Name & ICAO identifier: Oliver R. Tambo International (FAJS)

Coordinates: 26° 08” 21' S 28° 14” 46' E

POE: Yes

Elevation: 5,558 ft.

Runways: 3L/21R, 14,495 ft. x 200 ft., asphalt, PCN: 056FAWU; 3R/21L, 11,155 ft. x 197 ft., asphalt, PCN:050FAWU.

Slots: Yes, 24 hr.

Noise restrictions: No

Curfew: No

FBOs: No

Clear CIQ at: Main passenger terminal. Tambo is the busiest airport in Africa, with non-dedicated CIQ for general aviation. Clearance time can vary from one to one and a half hours.

Parking: Limited parking due to heavy commercial traffic. Overnight parking only in remote locations. Aircraft must be moved within 72 hours.

Hanagarage: Very limited.

Fuel: Jet A1

Credit: Yes

Maintenance: Airline-type equipment

Lav service: Yes

Catering: Yes, airlines

Fees: Landing, parking, and handling

Security: Major commercial airport with 24-hr. monitoring; controlled access.

Ground Transportation: All types. Recommend vetted cars and limos.

Distance and driving time to downtown: 90-min. or longer, depending on surface traffic

Since the abolishment of apartheid in 1994 and the reformation of the Republic of South Africa's government, the continent's most southernmost nation has been open for business, both regionally and internationally, and trade has been deemed “vital.”

Accordingly, South Africa and its largest and most dynamic city — Johannesburg — have emerged as popular destinations for international business aviation. The post-apartheid financial climate has also stimulated indigenous business aviation in the country, involving both company-operated and chartered aircraft. (As of 2010, some 2,500 turbine-powered aircraft — both general aviation and airline equipment — were registered in country.)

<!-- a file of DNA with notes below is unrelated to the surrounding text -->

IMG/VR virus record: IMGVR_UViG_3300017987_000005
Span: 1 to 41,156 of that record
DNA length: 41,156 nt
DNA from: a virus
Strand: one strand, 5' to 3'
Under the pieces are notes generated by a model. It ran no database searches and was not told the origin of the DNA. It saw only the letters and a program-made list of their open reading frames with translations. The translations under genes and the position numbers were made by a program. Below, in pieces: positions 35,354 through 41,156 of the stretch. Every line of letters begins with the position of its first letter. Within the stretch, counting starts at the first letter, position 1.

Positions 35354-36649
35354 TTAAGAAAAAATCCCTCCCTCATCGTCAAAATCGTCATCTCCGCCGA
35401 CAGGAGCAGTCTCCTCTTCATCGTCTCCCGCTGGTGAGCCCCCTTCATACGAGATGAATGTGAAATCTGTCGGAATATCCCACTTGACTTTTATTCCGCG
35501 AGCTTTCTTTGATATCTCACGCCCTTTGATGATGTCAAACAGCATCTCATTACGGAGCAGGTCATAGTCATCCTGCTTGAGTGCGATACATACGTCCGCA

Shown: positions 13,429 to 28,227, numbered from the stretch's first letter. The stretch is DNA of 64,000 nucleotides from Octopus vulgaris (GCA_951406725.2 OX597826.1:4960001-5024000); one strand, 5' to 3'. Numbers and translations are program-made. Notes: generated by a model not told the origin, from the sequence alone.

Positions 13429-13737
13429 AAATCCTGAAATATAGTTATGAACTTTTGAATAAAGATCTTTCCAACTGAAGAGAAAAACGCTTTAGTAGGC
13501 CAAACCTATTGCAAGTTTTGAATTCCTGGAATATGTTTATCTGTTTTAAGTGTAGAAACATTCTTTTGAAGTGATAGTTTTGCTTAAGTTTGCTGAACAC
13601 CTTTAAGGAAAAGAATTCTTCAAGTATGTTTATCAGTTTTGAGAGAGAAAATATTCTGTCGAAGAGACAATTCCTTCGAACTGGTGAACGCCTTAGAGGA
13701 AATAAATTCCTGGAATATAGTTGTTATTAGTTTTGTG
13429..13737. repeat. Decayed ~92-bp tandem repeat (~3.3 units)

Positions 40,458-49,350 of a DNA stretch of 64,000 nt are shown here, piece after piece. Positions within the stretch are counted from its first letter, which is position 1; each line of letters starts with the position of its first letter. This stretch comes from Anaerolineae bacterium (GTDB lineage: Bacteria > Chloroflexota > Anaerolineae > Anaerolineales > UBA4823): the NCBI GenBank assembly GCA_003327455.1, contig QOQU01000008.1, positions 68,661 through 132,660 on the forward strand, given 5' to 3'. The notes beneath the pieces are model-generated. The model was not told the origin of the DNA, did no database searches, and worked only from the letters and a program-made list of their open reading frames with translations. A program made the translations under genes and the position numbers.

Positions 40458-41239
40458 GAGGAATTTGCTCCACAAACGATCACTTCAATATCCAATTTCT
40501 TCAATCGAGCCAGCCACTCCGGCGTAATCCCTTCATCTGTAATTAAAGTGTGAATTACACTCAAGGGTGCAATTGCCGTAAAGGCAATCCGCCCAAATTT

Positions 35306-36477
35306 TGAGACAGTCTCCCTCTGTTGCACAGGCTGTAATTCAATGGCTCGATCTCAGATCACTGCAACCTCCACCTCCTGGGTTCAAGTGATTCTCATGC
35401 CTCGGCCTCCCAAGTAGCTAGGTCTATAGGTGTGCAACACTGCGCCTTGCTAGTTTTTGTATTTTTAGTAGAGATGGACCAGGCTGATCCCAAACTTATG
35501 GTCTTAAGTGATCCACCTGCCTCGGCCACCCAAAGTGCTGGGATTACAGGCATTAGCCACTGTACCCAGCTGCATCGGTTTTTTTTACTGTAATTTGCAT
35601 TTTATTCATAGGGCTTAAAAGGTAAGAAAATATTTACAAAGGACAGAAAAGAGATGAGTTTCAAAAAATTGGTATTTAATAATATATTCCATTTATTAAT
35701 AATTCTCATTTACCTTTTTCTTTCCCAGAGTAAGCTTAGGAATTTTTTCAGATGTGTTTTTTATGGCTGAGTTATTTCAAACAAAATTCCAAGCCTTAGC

A coup for the government was award of the 2010 World Cup matches by the Fédération Internationale de Football Association (FIFA), which brought millions of soccer fans to South Africa during mild Southern Hemisphere winter weather. Hosting the huge event (at several venues in addition to Johannesburg) signified a rejoining of the international community by the republic and a validation that it had come of age. A byproduct of the games was to expose the country, its democracy, infrastructure and scenic beauty (not to mention the vuvuzela plastic horn so popular with local soccer fans) to the larger world.

Johannesburg, the southern continent's financial center, is the linchpin of the South African economy, generating 16% of its GDP. Although the historic country, colonized first by the Dutch and later the British, was founded on diamond and gold mining, other industries have emerged over the years to drive the economy as reserves of the precious minerals decline. Among them are steel and cement manufacturing; mining for other minerals like coal; electronics and IT; banking and insurance; real estate; tourism; and transportation, including a vibrant aviation establishment. Accordingly, the Johannesburg Stock Exchange (JSE) is Africa's largest and most active.

The city is also a province and divided into districts and outlying entities. Thus, depending on how the metro area is described, Johannesburg's population can vary from 4.4 million (the city proper) to as high as 10.3 million when all neighborhoods and districts are included. It is situated on a plateau, the Highvelt, in the northeastern part of the country at an elevation of 5,751 ft. The city boasts a well-developed mass transit, freeway and railway system, the last two linking it with the country's other population centers. Since the end of apartheid, Johannesburg's motto has been “United in Development.”